Reformed writers on economics have over the years left a bad taste in my mouth as they start with a set of assumptions about the proper workings of economies (individualism, property rights etc), then work backwards to use the Bible to justify their views. I had been a bit nervous on this very point to accept the offer of a book for writing a review. The book's website at IVP states In this thoughtful and timely book, Derek Schuurman provides a brief theology of technology, rooted in the Reformed tradition and oriented around the grand themes of creation, fall, redemption and new creation. He combines a concise, accessible style with penetrating cultural and theological analysis. However, the book didn't go down the path I was personally shy about. Schuurman is cautious, Biblical in a broad sense and uses the Reformed tradition in a thoughtful worldview shaping framework in which to discuss the important issues.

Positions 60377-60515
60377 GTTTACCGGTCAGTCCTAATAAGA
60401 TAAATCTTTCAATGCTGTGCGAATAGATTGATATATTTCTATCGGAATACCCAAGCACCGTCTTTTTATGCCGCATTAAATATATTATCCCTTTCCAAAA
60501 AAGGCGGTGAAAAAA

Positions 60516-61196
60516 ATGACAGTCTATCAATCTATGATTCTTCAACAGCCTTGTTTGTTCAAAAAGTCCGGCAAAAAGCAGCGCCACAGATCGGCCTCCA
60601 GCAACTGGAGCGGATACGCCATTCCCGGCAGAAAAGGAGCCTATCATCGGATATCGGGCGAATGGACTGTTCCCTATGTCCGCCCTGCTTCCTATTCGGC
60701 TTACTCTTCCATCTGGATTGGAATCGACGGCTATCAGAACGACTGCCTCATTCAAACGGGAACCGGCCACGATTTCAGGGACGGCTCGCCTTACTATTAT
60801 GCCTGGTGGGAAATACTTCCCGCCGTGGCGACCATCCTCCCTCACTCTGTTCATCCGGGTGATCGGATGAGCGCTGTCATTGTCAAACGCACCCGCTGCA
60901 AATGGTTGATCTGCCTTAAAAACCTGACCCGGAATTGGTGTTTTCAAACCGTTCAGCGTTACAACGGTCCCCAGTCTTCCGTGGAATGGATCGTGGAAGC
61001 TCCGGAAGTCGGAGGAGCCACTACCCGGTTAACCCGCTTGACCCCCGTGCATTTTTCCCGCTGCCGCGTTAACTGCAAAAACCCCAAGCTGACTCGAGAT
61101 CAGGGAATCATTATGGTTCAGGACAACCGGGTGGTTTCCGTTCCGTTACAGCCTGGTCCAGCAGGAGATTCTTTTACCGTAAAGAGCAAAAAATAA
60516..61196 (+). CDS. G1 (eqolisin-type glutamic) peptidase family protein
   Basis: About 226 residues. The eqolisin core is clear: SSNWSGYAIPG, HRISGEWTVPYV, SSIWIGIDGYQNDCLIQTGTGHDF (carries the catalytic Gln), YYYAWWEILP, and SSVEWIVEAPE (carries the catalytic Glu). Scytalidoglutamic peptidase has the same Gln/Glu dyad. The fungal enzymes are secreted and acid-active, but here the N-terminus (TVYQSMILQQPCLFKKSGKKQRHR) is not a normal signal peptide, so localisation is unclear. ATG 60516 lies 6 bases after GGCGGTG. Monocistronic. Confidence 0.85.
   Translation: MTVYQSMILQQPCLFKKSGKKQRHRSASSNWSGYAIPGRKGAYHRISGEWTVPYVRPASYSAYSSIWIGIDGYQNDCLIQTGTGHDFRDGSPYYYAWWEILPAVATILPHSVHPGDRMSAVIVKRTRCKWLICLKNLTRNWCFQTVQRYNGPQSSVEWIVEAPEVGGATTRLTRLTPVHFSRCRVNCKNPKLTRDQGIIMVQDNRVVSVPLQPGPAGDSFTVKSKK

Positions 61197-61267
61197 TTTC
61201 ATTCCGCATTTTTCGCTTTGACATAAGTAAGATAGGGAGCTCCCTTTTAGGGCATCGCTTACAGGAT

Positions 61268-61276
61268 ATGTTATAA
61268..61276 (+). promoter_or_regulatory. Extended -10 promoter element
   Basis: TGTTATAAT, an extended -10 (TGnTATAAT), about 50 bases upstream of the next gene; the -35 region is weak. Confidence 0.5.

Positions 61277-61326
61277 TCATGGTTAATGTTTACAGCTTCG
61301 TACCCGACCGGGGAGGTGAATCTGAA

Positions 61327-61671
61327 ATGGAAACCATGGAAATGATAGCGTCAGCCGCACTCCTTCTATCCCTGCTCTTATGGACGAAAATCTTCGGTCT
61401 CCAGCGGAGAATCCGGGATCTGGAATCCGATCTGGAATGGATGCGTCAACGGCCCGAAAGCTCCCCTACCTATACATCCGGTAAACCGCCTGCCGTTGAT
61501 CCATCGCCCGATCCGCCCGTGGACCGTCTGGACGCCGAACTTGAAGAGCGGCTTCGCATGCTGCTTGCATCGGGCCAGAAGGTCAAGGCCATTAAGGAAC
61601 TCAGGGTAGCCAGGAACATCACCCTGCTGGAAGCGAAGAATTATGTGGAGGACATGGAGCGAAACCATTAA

Chapter 3 is a discussion of the fall and technology. It is short to the point and hits all the major topics and concepts and Bible readings that would be expected without belabouring the point. It does not enter into discussing how a number of Christian writings have dismissed technology as owing to the fall.

Chapter 4 is really the meat of the book. There is a return to reformed writers, particular Wolters who provides a very interesting framework on which to build. At this point I will admit I have owned a copy of Creation Regained for more than 20 years and if I have read it in that time I can't remember doing so and my thumbings have obviously left little impression on me. However, the light Schuurman shed on Wolter's book has given me the enthusiasm to take it off the shelf and start reading it. With the mental focus on technology it too is a good read. While Schuurman's chapter covers the ground giving short pieces of thinking for the components of Wolter's worldview I did think this section of the book was a bit of a let down.